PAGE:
Chet Van Duzer’s “New Light on Henricus Martellus’s World Map (c. 1491) at Yale: Multispectral Imaging and Early Renaissance Cartography”
Chet gives an account of a recent project funded by the National Endowment for the Humanities to make multispectral images of a world map made by Henricus Martellus in about 1491, held by the Beinecke Library at Yale.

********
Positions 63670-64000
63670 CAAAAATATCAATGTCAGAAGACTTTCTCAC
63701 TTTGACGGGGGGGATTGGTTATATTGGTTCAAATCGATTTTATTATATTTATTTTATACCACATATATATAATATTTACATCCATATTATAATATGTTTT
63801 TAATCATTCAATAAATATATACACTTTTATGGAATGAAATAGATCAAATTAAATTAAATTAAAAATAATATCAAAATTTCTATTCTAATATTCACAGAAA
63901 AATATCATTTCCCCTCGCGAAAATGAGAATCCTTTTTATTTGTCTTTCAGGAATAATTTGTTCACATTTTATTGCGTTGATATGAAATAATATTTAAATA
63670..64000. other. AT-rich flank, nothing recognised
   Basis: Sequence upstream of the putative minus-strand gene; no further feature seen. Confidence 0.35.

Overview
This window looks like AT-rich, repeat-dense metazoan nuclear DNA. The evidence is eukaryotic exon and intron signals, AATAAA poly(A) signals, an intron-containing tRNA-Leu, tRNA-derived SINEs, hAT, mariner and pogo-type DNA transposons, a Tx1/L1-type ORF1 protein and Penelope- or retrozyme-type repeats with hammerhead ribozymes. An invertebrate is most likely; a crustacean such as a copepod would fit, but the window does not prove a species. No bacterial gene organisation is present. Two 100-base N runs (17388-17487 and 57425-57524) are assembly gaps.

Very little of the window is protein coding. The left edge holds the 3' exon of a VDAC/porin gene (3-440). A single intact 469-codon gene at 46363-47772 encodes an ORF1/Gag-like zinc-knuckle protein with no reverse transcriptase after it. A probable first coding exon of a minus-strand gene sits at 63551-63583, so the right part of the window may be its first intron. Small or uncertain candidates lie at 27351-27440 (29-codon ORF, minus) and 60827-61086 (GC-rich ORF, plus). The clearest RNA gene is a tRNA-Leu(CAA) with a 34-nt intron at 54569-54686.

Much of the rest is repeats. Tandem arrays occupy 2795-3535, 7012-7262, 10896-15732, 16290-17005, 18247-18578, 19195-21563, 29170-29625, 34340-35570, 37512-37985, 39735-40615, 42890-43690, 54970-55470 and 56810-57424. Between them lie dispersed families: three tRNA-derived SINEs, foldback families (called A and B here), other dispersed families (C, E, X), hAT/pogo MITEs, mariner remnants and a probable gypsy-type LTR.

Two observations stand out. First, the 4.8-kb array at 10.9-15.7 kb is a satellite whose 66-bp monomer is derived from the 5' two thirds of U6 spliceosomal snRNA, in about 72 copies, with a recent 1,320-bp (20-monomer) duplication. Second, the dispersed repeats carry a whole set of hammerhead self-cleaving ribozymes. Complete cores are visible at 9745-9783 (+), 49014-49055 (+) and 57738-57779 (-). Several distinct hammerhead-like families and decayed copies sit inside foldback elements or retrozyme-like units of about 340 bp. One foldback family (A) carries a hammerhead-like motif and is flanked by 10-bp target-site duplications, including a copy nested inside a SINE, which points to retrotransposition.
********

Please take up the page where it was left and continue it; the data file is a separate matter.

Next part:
This large map, one of the most important of the 15th century, was thought to have influenced Martin Waldseemüller’s world map of 1507, but the many texts on the map were illegible due to fading and damage, and thus its exact place in Renaissance cartography was impossible to determine. The new multispectral images have rendered most of the previously illegible texts on the map legible. Chet explains why the Martellus map was an excellent candidate for multispectral imaging, describes the process of making the images, and shows the results, and gives an account of the place of the Martellus map in late 15th- and early 16th-century cartography.”